Celia | 21 September 2017


What people do in their bedrooms and with whom makes no difference to whom I spend my dollars with. I hope that many people have this attitude too.
David | 21 September 2017


I reckon you got it in one, Neve. It's good business. That said, however, I also believe the 'YES' vote is likely to win handsomely - if "win" is the correct word. Sadly, in the event of a "win", recognition of same-sex marriage may not solve anything for the LGBTI community whose cares, trials and tribulations are unlikely to be relieved by being able to say ""We're married". Being married is not known for solving difficulties and indeed these days seems to cause more distress than its worth !
john frawley | 21 September 2017


Thank you Neve for a very good comment on business and its support for the LGBTI community. The only comment I would add is the lack of respect for the LGBTI community by the federal government in; this whole plebiscite issue. The LGBTI people I know don't particularly like all the rainbows by the businesses. They would have much rather the federal government went about its business and voted on this issue. The federal government has much to answer for in promoting so much that is unhelpful and indeed quite harmful to the LGBTI community. It was the government, not the businesses, who brought this us and them into our letterboxes.
Tom K | 21 September 2017


I think we are in grave danger of creating a real split in the community similar to the dreadful Catholic/Protestant one that existed well into the 1960s. I think the whole Yes/No debate has become overheated and commandeered by the extremists on both sides who have more than one axe to grind. Moral vigilantes going around assessing whether someone is a 'real' supporter of LBGTI causes or not: who's going to assess the assessors? Are the aforesaid assessors self-elected? Dangerous. If we are not very careful we risk surrendering our common sense to a self-elected bunch of moral prigs.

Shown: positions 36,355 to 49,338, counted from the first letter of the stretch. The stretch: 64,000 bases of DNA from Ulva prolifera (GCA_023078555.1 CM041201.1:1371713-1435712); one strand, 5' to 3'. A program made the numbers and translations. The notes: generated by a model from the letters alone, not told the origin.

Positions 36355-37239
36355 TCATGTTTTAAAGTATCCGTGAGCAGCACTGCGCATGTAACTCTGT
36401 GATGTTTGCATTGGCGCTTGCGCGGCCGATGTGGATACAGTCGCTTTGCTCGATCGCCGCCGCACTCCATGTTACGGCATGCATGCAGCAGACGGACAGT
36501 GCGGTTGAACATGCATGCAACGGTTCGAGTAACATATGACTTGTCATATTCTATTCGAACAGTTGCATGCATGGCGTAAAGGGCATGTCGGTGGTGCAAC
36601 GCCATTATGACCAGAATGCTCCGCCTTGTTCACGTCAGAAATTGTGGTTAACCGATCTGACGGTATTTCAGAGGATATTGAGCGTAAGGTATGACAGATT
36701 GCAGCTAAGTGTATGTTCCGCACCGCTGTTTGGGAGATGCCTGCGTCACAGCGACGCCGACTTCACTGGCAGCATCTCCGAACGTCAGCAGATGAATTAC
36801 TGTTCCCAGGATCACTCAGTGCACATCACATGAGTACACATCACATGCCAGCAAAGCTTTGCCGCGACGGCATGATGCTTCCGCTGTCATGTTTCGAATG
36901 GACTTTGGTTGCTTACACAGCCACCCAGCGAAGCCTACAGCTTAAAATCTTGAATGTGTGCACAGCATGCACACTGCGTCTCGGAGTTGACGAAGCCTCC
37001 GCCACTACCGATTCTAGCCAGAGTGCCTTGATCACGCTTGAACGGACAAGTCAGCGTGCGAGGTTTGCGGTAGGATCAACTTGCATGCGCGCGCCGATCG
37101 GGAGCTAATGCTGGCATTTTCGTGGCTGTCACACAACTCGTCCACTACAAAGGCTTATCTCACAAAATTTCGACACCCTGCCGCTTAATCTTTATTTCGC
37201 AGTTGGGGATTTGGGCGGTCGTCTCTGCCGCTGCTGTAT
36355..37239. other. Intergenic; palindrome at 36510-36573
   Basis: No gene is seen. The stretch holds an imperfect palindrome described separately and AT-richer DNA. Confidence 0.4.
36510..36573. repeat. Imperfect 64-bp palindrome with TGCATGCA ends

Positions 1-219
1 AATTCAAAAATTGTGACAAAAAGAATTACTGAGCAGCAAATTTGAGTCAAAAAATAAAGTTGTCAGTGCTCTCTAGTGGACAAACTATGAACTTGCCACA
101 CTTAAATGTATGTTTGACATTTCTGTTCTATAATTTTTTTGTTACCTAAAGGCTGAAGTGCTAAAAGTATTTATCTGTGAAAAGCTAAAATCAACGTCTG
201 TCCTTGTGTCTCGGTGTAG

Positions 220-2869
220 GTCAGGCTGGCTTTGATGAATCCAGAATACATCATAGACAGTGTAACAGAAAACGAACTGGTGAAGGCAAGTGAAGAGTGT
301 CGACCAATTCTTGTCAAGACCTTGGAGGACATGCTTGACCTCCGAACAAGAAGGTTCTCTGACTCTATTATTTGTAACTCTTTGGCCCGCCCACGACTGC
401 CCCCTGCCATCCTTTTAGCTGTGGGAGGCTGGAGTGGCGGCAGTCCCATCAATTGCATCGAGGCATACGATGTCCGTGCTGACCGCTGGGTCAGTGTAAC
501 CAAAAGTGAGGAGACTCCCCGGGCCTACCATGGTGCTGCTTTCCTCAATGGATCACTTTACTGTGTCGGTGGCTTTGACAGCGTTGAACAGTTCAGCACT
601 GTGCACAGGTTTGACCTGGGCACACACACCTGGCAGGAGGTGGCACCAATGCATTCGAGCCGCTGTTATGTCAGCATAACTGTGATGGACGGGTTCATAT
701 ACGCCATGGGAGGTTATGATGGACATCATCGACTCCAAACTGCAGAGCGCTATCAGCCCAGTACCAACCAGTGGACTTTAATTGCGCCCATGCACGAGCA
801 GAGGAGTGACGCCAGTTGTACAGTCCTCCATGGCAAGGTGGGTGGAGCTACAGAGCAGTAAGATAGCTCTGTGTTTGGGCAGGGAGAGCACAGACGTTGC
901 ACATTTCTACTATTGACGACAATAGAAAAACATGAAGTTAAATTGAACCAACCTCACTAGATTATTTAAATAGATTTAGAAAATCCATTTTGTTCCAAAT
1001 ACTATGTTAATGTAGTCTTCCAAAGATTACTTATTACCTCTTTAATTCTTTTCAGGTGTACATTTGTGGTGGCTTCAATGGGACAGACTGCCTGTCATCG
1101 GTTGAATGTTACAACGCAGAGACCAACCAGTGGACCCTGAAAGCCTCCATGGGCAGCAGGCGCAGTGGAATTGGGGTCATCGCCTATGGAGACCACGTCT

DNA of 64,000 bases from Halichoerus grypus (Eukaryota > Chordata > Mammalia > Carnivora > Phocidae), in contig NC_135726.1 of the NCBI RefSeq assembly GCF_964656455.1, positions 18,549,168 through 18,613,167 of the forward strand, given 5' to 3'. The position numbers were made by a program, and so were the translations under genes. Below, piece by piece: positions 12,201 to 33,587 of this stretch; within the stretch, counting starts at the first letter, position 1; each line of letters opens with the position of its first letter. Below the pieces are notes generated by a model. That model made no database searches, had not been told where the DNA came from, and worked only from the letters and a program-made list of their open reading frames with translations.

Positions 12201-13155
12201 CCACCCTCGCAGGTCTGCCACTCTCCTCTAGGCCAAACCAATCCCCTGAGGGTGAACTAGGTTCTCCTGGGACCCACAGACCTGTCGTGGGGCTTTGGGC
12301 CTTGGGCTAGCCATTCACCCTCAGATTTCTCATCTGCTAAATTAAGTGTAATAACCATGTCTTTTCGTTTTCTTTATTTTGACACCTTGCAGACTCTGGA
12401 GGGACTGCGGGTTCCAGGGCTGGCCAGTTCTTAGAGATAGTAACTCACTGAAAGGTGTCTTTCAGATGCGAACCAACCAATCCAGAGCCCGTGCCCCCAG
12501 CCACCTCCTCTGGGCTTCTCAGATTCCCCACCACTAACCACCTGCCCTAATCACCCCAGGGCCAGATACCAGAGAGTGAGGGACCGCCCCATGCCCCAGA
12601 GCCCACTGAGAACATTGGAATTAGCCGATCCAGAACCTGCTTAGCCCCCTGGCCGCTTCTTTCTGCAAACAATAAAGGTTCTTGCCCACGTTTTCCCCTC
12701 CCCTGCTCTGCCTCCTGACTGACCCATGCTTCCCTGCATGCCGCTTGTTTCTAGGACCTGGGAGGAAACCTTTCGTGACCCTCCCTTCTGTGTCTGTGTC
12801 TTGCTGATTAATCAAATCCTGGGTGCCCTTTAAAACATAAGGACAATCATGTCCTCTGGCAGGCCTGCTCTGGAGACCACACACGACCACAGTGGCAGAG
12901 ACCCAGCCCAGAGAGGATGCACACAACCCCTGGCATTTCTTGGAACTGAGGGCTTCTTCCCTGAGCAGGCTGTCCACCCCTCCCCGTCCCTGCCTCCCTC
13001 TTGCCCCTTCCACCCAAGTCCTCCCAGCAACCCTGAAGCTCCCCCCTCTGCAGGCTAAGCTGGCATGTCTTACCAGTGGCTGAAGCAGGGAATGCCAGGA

Edward Fido | 21 September 2017


There are a lot of things that are 'good business' John - safety, environmental responsibility, honesty, customer orientation, etc. Lots of organisations claim these; the punters sort out the real ones from the fakes pretty quickly. They'll do the same in this case. But voting YES has nothing to do with whether it will relieve the 'cares, trials and tribulations' of the LGBTI community any more than voting YES to give the Indigenous community vote all this years ago. It was just not right then to discriminate on the basis of a constructed notion of 'race' and it's just not right now to discriminate on the basis of a constructed notion of 'gender'.